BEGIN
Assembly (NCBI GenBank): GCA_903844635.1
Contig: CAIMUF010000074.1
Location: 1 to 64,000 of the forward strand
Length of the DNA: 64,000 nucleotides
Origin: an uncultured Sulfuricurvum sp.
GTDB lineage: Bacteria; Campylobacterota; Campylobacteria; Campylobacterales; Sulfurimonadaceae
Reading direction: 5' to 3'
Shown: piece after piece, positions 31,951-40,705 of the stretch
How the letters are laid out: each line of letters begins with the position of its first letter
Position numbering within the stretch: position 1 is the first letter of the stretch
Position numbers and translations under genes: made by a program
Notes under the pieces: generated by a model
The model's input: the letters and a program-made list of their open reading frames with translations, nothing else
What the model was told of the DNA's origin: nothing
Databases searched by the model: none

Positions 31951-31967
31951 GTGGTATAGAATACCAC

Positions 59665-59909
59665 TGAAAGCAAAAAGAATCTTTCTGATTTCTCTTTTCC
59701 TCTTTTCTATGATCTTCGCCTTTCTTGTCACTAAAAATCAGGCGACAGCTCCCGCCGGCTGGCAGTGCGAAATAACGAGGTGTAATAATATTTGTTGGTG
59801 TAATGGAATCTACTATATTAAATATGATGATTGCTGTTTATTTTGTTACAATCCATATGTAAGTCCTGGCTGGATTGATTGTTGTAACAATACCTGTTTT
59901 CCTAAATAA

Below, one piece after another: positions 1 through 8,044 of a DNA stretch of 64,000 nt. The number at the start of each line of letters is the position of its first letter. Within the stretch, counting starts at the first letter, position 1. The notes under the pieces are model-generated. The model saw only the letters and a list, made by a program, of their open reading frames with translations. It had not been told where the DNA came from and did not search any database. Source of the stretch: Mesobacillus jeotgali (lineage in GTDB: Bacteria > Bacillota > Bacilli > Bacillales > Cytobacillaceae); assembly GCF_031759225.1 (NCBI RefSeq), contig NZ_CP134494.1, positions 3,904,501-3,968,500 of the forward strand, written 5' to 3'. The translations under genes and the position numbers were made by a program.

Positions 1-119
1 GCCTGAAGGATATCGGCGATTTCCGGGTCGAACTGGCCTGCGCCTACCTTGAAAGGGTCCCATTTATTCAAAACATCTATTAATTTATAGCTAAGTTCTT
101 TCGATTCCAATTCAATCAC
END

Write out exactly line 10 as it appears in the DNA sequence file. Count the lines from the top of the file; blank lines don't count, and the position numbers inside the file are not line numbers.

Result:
Position numbering within the stretch: position 1 is the first letter of the stretch